Less than 24 hours after the worst bombing on American soil since 9/11, one of my friends posted on Facebook a picture of Darth Vader riding a unicycle wearing a kilt and playing bagpipes. I scroll through my Twitter feed and see the familiar jokes, memes, posts about food and talk of the Rockets and the Texans draft mixed in with a smattering of tweets related to the tragedy at the Boston Marathon. Even the trending topics (see the image to the right) are still filled with things like #talklikeyourmom and #theperksofdatingme.
Resilience? I don't think so. Desensitization? Probably not. Alyson Footer, the former Astro social media coordinator and current correspondent for Major League Baseball, explained to me a couple years ago for a story I was working on that the news cycle used to run 24 hours. "Now it's 24 seconds," she said.
The argument against this is that we are a nation of inattentives. We spend our time fixated on our phones and tablets and even the occasional computer screen. But one thing that narrative -- one so common to older generations for decades, probably centuries (KIDS THESE DAYS!) -- fails to comprehend is that social networking requires interaction, unlike distractions of the past including TV, radio and the like.
Instead of sitting glued to our televisions when something happens, we all immediately head for Twitter. It is not only a fantastic source of news, it is also a wonderful way to provide support to those who may be struggling. It's comforting to know that millions of other people are concerned, frustrated and aghast. It led comedian Patton Oswalt to post a poignant and touching essay on Facebook (where else could that have been published more quickly in the past?) that helps us remember that good people outnumber the bad "and we always will."
We saw terrifying and even graphic photos, but we also saw cops who looked like Rambo and first responders rushing towards the signs of chaos instead of away from them. We checked up on friends and loved ones who were near the bombings and held the virtual hands of those waiting to hear.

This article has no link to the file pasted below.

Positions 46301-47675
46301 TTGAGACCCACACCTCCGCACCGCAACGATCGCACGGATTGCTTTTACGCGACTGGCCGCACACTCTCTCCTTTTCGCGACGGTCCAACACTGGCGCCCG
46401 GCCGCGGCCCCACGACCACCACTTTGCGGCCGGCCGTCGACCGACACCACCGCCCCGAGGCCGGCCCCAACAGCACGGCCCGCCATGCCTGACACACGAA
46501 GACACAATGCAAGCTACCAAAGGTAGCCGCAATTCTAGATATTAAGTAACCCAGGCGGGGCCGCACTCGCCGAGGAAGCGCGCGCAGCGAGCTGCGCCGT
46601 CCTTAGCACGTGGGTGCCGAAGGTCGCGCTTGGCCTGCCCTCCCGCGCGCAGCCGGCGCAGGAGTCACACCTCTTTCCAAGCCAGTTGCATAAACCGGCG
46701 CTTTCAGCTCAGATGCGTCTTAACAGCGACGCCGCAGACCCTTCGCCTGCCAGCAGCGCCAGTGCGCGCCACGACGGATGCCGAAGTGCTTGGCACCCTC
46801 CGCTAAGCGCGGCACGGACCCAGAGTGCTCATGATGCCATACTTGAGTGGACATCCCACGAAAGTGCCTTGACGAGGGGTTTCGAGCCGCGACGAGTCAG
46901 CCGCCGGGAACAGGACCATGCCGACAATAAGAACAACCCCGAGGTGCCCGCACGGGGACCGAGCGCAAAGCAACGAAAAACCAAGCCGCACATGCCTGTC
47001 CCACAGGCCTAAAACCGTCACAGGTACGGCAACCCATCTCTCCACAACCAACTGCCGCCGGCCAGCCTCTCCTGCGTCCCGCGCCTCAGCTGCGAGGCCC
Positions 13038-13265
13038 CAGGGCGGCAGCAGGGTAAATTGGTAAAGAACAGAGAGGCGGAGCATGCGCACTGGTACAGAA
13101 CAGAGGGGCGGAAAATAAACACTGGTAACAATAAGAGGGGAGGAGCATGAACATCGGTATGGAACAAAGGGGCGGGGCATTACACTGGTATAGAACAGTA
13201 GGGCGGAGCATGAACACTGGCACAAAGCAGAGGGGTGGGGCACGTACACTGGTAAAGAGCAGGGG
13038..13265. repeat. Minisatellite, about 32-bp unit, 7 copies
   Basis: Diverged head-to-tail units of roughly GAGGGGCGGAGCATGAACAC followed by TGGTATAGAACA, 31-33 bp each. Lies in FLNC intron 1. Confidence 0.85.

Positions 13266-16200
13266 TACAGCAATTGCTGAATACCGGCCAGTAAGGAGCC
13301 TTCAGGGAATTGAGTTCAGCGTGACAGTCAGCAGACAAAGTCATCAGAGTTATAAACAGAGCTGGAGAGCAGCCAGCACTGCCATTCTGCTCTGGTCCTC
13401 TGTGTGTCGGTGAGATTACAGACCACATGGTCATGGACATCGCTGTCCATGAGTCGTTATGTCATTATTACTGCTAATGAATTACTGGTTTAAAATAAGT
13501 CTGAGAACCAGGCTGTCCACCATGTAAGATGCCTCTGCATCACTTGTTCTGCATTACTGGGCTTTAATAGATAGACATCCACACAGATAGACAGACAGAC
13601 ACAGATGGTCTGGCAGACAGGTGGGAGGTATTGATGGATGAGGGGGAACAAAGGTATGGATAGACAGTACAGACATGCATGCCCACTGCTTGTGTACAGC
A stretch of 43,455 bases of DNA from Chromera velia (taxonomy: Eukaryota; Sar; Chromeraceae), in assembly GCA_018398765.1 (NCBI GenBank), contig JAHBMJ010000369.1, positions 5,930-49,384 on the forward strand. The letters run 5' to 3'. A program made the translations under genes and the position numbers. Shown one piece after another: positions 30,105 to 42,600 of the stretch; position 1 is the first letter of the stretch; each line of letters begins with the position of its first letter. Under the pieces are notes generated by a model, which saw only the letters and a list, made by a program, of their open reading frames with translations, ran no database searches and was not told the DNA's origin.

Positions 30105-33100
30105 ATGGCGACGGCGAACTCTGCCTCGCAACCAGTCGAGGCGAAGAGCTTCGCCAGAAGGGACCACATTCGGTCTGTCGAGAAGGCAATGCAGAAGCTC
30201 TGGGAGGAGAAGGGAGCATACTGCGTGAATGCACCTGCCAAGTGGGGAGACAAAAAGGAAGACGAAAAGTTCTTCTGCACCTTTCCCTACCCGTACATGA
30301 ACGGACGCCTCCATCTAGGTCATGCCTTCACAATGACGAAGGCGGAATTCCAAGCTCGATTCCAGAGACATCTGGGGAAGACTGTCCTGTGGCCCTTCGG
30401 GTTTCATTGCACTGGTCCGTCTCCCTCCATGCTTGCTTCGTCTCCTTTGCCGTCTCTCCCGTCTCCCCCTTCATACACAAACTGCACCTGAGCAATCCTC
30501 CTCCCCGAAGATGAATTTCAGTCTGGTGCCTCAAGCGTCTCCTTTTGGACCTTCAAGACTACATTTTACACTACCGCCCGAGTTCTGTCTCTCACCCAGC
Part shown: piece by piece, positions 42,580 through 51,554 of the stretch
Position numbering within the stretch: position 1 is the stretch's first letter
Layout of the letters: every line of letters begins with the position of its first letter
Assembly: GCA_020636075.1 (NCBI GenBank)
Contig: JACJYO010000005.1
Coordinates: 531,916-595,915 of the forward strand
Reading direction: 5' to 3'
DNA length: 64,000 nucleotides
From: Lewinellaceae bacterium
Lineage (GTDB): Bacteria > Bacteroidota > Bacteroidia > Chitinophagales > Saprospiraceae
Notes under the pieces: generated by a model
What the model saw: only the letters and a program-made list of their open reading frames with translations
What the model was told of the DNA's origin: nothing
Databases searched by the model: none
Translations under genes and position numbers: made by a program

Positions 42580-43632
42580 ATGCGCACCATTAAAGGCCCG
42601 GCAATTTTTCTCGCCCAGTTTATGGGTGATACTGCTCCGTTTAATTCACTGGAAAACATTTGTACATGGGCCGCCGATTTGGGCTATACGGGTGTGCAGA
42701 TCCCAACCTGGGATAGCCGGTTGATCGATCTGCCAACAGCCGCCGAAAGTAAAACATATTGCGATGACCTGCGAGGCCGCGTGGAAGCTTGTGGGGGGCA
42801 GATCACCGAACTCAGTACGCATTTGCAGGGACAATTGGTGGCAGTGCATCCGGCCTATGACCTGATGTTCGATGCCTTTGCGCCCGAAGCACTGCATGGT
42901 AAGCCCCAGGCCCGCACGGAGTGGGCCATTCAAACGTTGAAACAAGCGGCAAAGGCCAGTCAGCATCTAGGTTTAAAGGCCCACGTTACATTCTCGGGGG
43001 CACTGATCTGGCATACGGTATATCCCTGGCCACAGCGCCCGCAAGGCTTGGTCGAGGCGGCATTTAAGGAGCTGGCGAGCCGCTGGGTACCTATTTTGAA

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So, now, about 18 hours later (at least as I write this), we're back to the semi-normal state of funny cat photos and pictures of food. But those of us who embrace social media have not suddenly forgotten what happened yesterday. Maybe we just processed it more quickly -- at least the initial part of it. We had the resources to help us better understand what was happening and what we could do to help, if anything. Most important, we had friends -- yes, people you interact with in the virtual world can be friends, too -- to help us through it right from the outset.
Almost 12 years ago, we sat in stunned silence in front of our televisions, often isolated from the world, as we saw the World Trade Center towers fall. No Twitter. No Facebook. No YouTube. No Instagram. Was the way we digested that horrible tragedy truly better than this one simply because we weren't fixated on our technology? I would argue just the opposite. Instead of the benign consumption of information, we go interactive. We check on friends and family. We offer words of encouragement.
Do some of us say really stupid things? Of course, but how is that different from IRL (In Real Life for the non-nerd)? Because as much as critics love to make the Internet the whipping boy for all that ails society, there is a reason they call it "social" networking. It connects us with real people in the real world, some of whom we would never meet in real life. And that connection, particularly in the face of senseless tragedy, is no distraction. In some instances, it's a lifesaver.